Our shadow figure theater is a replica of one used by an itinerant theater troupe active in France and England during the 1720s and 1730s. The screen is lit by candle light and the theater can only be presented in a darkened theater, or exceptionally, at night, outdoors.
Henry Fielding (left) and John Gay (above). Though Fielding is today remembered as the father of the English novel and author of Tom Jones, he began his literary career as a playright of ballad operas.

The Hurdy-Gurdy Band will using two of these Fielding Ballad Operas in their presentation: The Adventures of Tom Thumb and The Author's Farce.

The Paris Plays

En trois Actes & un Prologue
executée pour la premiere fois par
les Pantomimes du grand jeu du Préau
de la Foire de S. Laurent le 25. Juillet 1711
Le prix est de huit sols


Representé par les Sieurs
A la Foire Saint Laurent.

These "scripts" we have of these two comedies are in part little more than a sequence of scenes with plot summaries and a chronological list of stage business (lazzi) but which are never the less full of wonderful details of dialogue, songs and their melodies,



The theater stage at Foire st. Laurent (above) where our plays Arlequin Énee and were first performed in 1711.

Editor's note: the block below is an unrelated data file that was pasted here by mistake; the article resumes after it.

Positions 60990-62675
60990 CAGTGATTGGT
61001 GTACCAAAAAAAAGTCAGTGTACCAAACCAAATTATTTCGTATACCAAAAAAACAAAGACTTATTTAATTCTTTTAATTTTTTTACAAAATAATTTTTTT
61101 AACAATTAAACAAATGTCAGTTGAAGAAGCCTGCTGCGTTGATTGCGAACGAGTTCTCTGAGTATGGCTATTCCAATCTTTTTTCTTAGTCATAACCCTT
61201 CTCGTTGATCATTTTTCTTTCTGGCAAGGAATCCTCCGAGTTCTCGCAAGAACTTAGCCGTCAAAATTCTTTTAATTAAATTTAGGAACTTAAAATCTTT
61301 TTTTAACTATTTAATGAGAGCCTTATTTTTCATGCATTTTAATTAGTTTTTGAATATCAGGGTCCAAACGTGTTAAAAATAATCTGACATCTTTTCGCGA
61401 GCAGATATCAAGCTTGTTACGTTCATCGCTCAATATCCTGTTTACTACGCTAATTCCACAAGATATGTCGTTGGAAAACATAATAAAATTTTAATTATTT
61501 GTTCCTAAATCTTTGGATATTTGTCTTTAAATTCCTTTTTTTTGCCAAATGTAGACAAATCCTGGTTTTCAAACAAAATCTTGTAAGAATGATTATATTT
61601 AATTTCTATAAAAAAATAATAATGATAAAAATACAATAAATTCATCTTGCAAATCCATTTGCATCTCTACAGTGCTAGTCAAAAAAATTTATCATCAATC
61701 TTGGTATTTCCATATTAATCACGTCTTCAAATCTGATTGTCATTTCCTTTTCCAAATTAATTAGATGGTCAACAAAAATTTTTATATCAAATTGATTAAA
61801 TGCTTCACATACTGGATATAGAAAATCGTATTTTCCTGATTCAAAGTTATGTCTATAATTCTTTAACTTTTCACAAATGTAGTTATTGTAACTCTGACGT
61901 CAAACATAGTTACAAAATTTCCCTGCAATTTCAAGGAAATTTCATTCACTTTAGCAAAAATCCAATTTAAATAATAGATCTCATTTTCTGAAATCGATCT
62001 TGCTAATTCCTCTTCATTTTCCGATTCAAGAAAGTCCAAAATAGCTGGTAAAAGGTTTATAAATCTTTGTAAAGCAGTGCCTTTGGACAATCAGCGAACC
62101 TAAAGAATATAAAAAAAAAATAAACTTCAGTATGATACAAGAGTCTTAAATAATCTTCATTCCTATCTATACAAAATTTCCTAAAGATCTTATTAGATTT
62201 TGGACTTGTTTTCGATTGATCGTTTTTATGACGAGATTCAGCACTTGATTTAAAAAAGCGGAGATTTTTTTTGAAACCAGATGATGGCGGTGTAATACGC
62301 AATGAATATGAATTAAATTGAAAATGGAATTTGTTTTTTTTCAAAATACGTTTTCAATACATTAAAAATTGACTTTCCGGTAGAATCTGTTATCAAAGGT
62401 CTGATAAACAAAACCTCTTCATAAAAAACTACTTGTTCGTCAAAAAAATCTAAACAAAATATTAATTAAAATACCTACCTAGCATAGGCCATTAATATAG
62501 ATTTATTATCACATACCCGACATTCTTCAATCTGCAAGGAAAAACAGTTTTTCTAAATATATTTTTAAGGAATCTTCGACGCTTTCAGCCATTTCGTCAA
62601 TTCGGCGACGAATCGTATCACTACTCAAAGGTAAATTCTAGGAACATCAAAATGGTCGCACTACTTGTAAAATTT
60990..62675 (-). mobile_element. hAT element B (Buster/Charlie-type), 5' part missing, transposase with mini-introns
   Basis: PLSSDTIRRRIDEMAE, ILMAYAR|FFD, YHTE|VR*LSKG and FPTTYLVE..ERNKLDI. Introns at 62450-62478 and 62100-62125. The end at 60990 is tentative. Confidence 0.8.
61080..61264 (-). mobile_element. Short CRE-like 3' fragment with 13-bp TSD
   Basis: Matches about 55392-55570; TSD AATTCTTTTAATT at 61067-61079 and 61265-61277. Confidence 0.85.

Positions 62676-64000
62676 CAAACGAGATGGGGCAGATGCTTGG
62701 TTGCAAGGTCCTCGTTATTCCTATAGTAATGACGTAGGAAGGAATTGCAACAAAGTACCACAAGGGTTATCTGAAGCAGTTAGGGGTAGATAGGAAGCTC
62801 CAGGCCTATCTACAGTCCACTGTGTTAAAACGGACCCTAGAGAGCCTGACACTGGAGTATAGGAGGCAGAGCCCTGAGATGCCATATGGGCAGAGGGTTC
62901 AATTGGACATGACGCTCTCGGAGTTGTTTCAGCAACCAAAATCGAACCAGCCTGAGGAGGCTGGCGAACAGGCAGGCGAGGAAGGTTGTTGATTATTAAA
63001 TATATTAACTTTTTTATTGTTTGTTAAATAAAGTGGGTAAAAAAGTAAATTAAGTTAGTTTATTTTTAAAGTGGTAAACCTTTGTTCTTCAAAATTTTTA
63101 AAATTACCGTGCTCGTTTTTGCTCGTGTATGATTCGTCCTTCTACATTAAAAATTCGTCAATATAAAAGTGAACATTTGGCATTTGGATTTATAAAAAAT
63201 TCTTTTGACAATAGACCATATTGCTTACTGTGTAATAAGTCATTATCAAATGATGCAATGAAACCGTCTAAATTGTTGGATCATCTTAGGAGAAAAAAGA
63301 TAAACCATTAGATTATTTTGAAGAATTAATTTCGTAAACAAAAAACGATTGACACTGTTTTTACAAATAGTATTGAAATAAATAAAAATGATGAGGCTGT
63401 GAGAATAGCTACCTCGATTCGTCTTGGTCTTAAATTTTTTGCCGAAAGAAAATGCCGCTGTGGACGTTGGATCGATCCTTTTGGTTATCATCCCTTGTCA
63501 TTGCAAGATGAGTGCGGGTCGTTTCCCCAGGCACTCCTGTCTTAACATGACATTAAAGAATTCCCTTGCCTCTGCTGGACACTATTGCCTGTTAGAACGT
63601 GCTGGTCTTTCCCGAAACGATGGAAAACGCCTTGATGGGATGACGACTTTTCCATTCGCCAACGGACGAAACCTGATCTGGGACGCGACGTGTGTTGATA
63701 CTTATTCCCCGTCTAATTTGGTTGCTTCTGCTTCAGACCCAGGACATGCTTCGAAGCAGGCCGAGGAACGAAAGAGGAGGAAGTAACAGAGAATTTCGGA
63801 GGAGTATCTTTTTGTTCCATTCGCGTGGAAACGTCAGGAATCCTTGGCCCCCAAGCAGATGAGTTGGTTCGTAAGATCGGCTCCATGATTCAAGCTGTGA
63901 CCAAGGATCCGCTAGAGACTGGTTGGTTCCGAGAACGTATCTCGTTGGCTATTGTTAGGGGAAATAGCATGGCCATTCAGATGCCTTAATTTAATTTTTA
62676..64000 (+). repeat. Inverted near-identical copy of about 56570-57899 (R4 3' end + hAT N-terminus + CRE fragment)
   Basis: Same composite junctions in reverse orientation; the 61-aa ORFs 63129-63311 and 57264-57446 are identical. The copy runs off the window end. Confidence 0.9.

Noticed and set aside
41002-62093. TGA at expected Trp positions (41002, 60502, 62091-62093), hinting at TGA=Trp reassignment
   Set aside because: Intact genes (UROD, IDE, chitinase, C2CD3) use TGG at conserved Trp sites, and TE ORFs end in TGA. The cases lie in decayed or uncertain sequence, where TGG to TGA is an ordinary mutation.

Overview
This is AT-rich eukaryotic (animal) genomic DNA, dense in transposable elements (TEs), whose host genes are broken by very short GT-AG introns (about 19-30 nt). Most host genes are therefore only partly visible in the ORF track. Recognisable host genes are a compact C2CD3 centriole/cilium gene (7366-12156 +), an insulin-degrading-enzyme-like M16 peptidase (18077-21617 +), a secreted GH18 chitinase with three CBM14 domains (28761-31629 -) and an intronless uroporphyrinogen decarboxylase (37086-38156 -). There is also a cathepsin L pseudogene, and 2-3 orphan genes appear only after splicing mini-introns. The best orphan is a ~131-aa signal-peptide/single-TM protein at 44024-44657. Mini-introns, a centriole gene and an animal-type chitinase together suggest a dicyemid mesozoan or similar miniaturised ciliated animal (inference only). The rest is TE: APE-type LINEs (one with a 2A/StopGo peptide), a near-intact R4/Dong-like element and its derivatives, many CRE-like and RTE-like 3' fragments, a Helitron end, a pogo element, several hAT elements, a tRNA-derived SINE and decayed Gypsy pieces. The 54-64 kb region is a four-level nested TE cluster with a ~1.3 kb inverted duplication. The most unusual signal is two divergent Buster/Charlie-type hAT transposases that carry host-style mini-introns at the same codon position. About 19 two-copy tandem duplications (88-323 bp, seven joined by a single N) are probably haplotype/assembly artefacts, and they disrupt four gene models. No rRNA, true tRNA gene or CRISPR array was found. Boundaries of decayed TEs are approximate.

Pulcinella, Brighella,
Pantelone, Captain Crocodillo, Il Dottore, Scaramouch, Pierrot, Isabella, Fanchon and Columbina: these are the classic characters of the Commedia dell'Arte, whose zany antics have brought audiences to tears of laughter for hundreds of years.

Their antics give English this precious word: zanny: humour that is outrageous, out-of-the-box, anarchistic, and a mirror of our follies. Their joyous energy has moved audiences of both the elegant fetes gallants and market-place stages of centuries past. Their tradition has enriched, and continues to enrich, our view of the world and ourselves.


New and Curiuos School of Dancing (1716) by Gregorio Lambranzi. (More about this on our Music page);

the plays of Carlo Goldoni and Carlo Gozzi, the Memoires of Casanova, the music of Antonio Vivaldi;

The Italian Comedy by Pierre Louis Duchatre and History of Harlequin by Cyril W. Beaumont, and Mel Gordon's study Lazzi, The Comic Routines of the Commedia dell'Arte.

Our sources include two plays performed in Paris in 1711:
Arlequin Énee ou La Prise De Troyes Comedie
Scaramouche Pedant, Divertissemente

Farce and Fantasy, Popular Entertainment in Eighteenth Century Paris, by Robert M. Isherwood: this book is incredible! It is our essential and original road map.

The Fables of La Fontaine, A critical Edition of the Eighteenth Century Vocal Settings, by John Metz: this is a fine collection of popular songs, ariettes, vaudevilles and the danses of the Parisian streets, guingettes (dance halls) and Theatre de la Foire. (More about these on our Music page)

In addition to these works on the Italian origins of the Commedia dell'Arte, we are studying theatrical and popular entertainment traditions in London and Paris. These English and French traditions owe an enormous creative debt to the Commedia.


The Beggars Opera, by John Gay, the original and best Ballad Opera, is our font of inspirtion, as it has been for all who have tried since it's first production in 1726